Across America, hundreds of thousands are walking away from their homes-unable to make mortgage payments. Defaults and foreclosures are skyrocketing, as housing prices continue to decline. As a result of the sub-prime mortgage crisis, the economy is being hammered, credit markets around the world shaken. Before it is over, sub-prime defaults may reach two to three hundred billion dollars, and trillions may be taken out of the economy.
Few of us will escape the repercussions-which leads to at least one important challenge: How do Christians behave in tough times?
If you believe the "prosperity gospel" preachers, you need not worry; just pray, and God will shower you with blessings. Too many believers (like the rest of the culture) equate Christianity with the good life and the blessings of consumerism. Clearly, we have forgotten that Christianity has always been countercultural, thriving not in times of great prosperity, but in times of moral or economic bankruptcy.
For example, after the barbarians sacked ancient Rome, missionary monks from Ireland saved Western civilization, establishing monasteries, copying and preserving the Bible and other classic works.
Then, as I have written in my new book, The Faith, there is the example of the Christians in the third-century Rome, when plagues swept through the cities. The wealthy, including doctors, escaped to their country estates, abandoning the poor to their fate. But Christians, who believed each human is made in God's image, risked their own lives to care for the sick. Many succumbed to the plagues themselves — but the Church grew strong on the witness of their sacrifice.
The result was that Christianity became the faith of the Holy Roman Empire, not because Constantine wanted it to, but because he could not resist it. Roman women flooded to Christianity because the Church gave them the dignity and respect due children of God — something pagan Rome denied them. And the same thing is happening today in the global South, where women are flocking to Christianity because church leaders are convincing men to stop spending their time in bars and stay home.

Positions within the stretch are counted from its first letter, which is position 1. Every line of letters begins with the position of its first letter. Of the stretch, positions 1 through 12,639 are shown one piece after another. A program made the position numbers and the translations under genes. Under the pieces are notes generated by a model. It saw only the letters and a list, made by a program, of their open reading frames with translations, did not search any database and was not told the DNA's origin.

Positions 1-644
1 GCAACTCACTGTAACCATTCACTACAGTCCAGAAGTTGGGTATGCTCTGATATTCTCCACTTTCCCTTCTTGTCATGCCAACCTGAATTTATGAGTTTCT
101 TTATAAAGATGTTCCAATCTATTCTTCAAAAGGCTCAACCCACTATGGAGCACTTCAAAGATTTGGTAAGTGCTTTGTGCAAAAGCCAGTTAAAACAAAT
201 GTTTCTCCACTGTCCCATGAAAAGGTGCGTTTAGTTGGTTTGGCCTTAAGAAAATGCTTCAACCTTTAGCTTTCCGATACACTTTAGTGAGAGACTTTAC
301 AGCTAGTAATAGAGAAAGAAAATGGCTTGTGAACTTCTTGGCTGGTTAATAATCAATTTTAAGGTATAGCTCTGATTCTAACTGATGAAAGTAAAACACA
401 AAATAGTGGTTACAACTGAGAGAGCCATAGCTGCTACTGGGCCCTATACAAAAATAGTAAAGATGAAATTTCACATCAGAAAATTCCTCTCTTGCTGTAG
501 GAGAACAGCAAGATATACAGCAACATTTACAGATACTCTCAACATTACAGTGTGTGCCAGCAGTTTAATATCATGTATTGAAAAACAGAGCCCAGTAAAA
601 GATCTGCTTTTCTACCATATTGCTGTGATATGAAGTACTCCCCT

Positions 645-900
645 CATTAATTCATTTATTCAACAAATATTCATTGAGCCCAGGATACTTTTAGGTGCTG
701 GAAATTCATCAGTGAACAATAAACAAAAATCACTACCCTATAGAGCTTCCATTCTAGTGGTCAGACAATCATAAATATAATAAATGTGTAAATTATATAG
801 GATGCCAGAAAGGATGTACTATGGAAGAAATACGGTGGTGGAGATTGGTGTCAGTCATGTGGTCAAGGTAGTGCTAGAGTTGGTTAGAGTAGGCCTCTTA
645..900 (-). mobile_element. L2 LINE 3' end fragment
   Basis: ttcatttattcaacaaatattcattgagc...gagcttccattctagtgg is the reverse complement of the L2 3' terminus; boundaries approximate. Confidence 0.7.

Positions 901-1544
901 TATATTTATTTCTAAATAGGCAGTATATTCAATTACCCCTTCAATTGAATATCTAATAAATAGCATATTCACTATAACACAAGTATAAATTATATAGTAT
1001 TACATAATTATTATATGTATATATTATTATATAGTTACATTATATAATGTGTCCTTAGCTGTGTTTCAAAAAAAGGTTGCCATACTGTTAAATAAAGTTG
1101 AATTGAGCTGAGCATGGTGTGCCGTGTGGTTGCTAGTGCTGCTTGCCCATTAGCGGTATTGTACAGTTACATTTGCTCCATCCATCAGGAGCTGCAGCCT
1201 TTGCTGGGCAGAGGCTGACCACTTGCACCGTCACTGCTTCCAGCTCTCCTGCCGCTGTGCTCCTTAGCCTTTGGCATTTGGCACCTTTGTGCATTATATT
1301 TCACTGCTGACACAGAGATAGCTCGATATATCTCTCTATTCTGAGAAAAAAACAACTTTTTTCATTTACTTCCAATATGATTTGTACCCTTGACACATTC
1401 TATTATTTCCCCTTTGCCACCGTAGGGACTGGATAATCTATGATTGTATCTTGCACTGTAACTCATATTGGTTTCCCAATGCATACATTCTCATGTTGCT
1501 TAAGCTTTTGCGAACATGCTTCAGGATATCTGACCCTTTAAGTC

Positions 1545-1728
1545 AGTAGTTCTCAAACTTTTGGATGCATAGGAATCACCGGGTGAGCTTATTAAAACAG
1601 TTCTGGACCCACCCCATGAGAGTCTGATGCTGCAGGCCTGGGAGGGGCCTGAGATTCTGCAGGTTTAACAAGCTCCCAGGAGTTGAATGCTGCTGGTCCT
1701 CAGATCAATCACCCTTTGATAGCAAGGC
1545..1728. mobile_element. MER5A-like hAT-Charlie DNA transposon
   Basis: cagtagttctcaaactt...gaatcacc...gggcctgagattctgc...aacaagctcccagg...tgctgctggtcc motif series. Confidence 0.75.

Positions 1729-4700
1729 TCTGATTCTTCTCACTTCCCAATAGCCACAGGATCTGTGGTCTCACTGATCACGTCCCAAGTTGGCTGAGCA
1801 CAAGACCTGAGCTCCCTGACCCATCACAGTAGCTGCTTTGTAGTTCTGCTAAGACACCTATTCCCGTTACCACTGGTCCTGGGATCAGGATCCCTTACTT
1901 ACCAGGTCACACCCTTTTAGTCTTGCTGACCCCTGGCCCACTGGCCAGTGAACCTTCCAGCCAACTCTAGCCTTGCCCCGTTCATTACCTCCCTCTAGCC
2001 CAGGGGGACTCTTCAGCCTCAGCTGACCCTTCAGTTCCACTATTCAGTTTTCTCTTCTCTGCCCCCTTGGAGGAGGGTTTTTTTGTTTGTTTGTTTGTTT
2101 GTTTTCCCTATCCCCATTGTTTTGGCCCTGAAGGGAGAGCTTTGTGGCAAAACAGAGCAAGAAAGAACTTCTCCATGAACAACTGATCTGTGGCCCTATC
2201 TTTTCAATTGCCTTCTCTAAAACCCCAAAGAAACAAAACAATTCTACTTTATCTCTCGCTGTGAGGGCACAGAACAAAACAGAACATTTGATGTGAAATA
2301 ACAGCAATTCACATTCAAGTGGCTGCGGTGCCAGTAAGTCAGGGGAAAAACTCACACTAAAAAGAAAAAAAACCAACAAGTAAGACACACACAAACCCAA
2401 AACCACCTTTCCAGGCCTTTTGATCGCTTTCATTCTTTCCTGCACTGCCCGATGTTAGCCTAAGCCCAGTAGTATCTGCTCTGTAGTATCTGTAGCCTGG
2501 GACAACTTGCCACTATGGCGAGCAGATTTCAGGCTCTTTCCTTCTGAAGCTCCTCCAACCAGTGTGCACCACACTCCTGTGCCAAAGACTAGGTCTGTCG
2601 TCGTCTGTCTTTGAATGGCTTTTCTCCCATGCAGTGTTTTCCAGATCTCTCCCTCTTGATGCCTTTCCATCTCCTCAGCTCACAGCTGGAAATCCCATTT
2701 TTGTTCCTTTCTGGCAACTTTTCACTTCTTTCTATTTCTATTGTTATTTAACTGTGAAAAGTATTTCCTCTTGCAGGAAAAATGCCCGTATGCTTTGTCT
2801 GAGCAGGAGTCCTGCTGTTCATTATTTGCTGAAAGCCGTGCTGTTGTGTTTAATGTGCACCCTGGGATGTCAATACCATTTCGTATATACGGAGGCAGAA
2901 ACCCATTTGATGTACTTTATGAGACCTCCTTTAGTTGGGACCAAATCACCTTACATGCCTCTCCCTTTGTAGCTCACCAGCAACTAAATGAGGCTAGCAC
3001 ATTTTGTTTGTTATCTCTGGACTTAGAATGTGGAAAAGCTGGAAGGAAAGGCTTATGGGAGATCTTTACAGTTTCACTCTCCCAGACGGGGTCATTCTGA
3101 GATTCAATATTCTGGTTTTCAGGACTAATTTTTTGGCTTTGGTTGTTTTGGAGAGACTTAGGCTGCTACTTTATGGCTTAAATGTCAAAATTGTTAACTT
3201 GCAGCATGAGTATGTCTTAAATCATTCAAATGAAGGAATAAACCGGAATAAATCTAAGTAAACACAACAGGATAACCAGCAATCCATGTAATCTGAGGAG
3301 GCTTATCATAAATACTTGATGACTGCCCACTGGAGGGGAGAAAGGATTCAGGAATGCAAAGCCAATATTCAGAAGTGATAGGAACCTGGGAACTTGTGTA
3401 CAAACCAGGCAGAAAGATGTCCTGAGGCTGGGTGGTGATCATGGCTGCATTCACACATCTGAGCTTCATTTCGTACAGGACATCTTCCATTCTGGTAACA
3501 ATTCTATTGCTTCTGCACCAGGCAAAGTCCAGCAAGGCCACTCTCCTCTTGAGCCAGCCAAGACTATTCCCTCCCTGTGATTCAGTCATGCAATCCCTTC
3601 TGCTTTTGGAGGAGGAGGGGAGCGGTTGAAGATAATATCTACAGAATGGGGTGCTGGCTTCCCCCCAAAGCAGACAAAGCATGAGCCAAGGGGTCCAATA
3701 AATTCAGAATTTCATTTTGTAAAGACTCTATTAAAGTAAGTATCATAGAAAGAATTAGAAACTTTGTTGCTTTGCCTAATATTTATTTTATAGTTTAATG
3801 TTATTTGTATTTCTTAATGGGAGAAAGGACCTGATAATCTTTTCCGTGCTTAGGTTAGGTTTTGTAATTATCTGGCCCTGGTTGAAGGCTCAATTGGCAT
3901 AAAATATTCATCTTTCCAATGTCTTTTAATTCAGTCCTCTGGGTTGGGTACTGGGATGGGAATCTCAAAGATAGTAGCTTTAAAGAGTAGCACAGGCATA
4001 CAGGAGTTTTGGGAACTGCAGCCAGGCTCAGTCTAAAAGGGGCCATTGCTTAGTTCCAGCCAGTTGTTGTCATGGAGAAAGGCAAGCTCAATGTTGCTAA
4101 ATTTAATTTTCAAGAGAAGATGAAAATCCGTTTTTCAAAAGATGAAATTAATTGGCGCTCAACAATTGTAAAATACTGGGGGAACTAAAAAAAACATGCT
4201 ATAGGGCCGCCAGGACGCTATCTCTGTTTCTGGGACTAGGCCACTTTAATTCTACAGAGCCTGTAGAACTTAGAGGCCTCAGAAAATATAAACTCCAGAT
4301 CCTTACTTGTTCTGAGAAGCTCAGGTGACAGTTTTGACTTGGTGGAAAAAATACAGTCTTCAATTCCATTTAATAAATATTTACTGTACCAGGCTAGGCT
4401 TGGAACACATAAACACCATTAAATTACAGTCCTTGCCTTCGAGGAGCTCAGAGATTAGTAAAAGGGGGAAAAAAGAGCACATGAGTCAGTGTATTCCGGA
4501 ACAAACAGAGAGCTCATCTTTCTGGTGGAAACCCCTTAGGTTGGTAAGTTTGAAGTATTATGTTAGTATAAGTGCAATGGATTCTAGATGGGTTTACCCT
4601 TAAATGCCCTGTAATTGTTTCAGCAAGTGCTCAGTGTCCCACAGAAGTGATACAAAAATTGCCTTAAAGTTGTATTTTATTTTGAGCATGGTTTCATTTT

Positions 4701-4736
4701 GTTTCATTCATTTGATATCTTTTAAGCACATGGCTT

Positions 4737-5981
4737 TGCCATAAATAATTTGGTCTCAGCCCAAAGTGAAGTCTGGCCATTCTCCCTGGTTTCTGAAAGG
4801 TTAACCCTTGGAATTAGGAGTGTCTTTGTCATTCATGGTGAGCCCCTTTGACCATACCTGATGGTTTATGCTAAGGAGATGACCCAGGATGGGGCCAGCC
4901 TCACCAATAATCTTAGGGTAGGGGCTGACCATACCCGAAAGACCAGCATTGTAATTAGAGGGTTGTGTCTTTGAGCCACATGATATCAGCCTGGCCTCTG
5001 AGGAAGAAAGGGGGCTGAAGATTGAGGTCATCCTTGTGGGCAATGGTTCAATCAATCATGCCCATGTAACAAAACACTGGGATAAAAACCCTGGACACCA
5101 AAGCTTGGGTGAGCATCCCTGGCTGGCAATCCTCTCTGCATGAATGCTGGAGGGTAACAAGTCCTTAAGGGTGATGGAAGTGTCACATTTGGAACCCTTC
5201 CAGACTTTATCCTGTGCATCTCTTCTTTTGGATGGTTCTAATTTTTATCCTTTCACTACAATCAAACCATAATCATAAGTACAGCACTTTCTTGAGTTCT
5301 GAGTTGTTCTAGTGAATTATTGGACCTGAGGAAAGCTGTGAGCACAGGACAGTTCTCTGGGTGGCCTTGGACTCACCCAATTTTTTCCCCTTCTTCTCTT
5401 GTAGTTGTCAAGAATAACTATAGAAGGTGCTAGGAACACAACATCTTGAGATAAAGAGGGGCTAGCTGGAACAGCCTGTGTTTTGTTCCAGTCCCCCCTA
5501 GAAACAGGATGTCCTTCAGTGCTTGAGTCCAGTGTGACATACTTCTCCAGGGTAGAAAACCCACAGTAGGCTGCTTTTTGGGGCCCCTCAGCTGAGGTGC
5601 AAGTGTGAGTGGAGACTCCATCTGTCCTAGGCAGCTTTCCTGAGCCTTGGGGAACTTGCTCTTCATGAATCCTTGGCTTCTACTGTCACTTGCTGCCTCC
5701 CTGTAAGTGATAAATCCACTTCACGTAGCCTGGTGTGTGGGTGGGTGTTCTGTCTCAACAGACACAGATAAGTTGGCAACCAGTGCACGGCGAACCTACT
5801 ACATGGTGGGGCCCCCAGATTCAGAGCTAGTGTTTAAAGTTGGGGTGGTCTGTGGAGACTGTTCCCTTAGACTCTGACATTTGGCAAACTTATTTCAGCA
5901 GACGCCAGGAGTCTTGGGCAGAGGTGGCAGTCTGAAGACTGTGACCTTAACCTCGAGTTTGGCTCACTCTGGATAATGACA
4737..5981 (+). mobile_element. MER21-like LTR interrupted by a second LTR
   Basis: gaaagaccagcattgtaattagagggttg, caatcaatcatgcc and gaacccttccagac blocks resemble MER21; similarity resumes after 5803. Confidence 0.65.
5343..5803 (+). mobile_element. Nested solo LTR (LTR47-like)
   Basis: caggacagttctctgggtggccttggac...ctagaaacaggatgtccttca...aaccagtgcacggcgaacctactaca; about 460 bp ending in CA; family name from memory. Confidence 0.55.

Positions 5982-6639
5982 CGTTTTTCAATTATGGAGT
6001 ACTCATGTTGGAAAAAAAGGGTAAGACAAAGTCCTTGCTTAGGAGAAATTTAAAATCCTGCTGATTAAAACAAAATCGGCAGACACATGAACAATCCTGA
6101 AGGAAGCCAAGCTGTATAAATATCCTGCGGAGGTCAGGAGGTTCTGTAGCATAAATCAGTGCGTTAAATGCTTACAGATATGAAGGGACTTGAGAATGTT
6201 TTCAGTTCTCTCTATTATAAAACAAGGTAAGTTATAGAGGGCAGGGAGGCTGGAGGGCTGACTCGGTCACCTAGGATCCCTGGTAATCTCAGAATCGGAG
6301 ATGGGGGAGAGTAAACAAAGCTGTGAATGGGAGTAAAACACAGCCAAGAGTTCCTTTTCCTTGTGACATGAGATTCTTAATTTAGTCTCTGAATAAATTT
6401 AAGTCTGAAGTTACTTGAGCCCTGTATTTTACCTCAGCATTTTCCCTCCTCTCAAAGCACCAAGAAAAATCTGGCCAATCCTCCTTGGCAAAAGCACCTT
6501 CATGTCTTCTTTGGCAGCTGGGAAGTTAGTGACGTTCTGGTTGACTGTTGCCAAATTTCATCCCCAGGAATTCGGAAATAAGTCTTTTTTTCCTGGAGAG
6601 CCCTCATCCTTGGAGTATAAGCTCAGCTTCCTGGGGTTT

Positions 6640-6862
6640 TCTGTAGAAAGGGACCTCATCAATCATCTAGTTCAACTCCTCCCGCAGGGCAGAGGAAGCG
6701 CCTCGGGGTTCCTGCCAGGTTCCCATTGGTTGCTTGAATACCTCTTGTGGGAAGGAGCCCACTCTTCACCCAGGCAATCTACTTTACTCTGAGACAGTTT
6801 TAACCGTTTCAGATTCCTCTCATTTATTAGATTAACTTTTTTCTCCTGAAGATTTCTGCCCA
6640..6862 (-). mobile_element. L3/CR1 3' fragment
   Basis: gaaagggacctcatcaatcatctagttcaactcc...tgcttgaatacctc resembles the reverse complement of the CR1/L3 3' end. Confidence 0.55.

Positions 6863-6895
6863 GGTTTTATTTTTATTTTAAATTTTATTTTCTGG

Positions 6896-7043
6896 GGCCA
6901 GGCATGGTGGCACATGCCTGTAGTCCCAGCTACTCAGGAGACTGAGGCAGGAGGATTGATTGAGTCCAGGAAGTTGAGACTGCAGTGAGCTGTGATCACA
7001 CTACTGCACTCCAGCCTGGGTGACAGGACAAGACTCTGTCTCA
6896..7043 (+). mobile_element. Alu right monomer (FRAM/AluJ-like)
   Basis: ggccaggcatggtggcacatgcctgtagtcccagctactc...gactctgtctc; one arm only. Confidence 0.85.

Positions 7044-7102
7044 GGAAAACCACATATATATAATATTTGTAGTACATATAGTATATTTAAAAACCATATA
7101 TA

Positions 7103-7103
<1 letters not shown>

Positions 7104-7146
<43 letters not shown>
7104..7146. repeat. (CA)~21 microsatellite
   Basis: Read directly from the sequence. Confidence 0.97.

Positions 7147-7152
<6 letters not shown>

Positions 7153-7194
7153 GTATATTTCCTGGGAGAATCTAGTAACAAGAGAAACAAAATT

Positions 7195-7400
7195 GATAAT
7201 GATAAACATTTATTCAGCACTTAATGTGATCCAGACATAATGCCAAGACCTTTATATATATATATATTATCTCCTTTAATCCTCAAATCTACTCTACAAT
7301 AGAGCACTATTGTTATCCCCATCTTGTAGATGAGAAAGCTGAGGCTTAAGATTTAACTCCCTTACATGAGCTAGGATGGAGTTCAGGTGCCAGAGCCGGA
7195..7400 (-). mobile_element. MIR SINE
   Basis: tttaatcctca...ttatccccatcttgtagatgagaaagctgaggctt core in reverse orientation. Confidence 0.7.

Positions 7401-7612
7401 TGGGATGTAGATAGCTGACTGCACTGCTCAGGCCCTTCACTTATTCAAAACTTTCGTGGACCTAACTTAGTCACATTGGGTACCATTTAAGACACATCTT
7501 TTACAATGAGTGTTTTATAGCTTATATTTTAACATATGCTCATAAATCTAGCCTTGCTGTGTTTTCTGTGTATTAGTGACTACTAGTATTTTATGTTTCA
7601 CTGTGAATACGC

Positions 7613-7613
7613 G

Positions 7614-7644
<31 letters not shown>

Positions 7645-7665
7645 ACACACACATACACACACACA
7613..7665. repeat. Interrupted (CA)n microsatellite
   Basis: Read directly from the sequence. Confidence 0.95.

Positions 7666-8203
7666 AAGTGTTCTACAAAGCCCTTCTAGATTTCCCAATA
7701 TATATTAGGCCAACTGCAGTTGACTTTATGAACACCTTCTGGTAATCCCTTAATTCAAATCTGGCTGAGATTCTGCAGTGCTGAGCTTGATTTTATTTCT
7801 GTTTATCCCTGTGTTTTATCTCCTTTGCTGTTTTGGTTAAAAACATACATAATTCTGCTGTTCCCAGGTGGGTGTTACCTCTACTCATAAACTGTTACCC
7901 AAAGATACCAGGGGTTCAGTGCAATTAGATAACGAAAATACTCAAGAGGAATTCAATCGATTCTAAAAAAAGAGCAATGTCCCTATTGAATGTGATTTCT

The sub-prime mortgage crisis happened in large measure through moral failures. Wall Street invented mortgage-backed securities, which meant lenders could pass the risk of mortgages to anonymous investors. Mortgage lenders, who should have known better but were greedy for high commissions, lent money to people with shaky credit; house prices kept soaring, so it did not matter. Investors and lenders got wildly rich. Then the bubble burst.
In the wake of the crisis, some of our neighbors are going to lose their homes, and all of us are going to see our homes decrease in value. A failing economy affects millions more.
Christians should view these tragic events as a chance to demonstrate the compassion of the Church, helping neighbors who may have lost everything. We ought to be a witness to the world that when times get tough, Christians can be counted on to be merciful. Remember the Church in Acts 4: Members shared everything with others in need.
The sad fact of human nature is that many of us never seek God until a crisis is upon us. Right now, there are millions of Americans staring down the barrel of financial ruin. When they ask where is God in all of this, I hope they will see Him in the loving acts of the body of Christ.